Dates of DRBC-Declared Drought

July 1965 - March 1967
October 1980 - April 1999
May 1999 - November 2002
September 2010 - October 2010
November 2016 - January 2017

DRBC drought operating plans are implemented either basinwide or for the lower basin. The plans complement the drought operating plans of the states, which are developed to respond to local water supply conditions.

DRBC’s Basinwide Drought Operations are based on storage conditions in three New York City (NYC) reservoirs, located at the headwaters of the Delaware River. These reservoirs include Cannonsville Reservoir on the West Branch of the Delaware River, Pepacton Reservoir on the East Branch of the Delaware River, and Neversink Reservoir on the Neversink River. During drought conditions, when the combined storage of the NYC reservoirs is below normal operations levels, the operating plans require phased reductions in:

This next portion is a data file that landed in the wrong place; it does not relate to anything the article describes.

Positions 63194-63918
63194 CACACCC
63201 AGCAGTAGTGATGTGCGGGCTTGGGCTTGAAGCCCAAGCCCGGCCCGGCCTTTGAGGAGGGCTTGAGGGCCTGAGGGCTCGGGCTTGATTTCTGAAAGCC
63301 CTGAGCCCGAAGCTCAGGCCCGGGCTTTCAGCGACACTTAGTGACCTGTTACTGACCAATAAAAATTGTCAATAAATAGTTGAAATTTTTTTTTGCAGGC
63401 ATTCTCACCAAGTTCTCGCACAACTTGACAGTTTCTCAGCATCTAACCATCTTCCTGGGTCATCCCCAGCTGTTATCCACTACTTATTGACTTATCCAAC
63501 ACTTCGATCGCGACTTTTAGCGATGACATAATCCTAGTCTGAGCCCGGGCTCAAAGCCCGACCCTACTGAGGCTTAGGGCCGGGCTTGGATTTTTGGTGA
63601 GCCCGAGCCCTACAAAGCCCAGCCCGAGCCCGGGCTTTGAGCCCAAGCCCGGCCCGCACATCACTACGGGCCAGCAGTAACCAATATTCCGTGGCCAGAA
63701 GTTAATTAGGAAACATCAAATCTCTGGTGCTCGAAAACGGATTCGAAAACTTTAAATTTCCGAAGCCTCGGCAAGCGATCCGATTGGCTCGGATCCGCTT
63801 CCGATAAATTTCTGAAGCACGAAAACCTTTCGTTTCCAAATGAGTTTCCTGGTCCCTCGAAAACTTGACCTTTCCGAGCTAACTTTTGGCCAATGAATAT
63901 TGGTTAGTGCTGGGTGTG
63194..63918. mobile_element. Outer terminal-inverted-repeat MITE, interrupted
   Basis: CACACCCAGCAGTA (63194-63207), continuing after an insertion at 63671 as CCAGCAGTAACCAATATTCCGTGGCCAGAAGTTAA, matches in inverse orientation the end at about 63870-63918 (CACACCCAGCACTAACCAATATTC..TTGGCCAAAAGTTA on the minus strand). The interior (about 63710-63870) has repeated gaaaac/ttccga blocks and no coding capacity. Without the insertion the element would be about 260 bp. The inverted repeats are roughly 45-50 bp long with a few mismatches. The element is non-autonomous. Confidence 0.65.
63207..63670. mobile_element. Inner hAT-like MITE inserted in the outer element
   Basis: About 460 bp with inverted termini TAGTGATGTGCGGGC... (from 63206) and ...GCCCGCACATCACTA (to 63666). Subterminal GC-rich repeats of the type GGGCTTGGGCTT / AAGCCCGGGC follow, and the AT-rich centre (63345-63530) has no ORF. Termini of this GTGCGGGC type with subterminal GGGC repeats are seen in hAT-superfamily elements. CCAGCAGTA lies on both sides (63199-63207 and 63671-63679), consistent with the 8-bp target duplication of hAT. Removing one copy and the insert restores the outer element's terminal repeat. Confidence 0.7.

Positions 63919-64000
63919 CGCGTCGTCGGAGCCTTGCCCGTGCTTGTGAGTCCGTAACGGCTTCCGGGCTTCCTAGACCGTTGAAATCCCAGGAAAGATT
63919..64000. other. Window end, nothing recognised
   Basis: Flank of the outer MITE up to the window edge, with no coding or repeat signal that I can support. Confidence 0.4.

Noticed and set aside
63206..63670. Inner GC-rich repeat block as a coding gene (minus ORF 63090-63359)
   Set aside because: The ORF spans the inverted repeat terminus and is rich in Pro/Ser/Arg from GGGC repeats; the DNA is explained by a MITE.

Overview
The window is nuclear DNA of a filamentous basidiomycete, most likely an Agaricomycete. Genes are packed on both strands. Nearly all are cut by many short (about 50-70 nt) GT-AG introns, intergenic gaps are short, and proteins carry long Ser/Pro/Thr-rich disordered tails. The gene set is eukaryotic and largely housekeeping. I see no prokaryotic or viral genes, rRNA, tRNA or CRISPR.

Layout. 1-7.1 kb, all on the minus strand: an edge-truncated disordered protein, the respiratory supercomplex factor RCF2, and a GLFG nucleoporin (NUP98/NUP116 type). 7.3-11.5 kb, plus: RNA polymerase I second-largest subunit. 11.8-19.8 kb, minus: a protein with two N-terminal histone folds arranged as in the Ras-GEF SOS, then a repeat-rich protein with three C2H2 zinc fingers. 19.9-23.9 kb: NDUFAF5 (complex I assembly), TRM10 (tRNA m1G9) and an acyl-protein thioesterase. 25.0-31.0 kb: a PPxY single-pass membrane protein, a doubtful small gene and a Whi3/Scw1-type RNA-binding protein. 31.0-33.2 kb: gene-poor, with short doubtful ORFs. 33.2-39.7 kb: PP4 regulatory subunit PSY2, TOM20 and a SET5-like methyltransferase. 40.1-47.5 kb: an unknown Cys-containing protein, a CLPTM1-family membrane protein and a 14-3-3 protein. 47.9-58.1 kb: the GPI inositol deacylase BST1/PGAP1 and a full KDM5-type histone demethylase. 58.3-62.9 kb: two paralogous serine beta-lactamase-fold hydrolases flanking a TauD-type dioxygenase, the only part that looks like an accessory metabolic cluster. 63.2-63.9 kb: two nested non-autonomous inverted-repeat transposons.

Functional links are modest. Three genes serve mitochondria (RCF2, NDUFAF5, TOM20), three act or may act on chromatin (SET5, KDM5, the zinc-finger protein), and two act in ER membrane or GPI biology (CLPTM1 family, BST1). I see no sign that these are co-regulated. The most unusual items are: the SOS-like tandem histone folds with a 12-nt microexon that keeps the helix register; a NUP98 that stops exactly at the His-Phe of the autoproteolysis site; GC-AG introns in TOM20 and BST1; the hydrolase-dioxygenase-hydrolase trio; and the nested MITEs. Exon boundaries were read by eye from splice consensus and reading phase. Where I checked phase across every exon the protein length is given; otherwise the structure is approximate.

• Flow objectives for the Delaware River at Montague, NJ and Trenton, NJ;
  • Out-of-basin diversions from the NYC reservoirs and for New Jersey;
  • Conservation release rates from the NYC reservoirs, Beltzville, Blue Marsh, FE Walter, and Lake Nockamixon; and
  • Replacement of consumptive use (evaporative losses) from thermoelectric utilities.

The purpose of the reductions and of the consumptive use replacement is to conserve water in the basin’s reservoirs and to preserve water quality in the Delaware River by controlling the upstream movement of salty water from the Delaware River Estuary.

DRBC’s Basinwide Drought Operations were not always triggered by combined storage in the NYC Delaware Reservoirs. When the DRBC was created in October 1961, Section 10.4 of the Delaware River Basin Compact (pdf 341 KB) granted the commission the authority to declare a water supply emergency based on, "a drought or other condition which may cause an actual and immediate shortage of available water". DRBC exercised this authority when it declared an emergency during the Drought of Record in the 1960s. It was not until the following decade that the DRBC began to define drought operations using rule curves that represented combined storage in Neversink, Pepacton and Cannonsville reservoirs.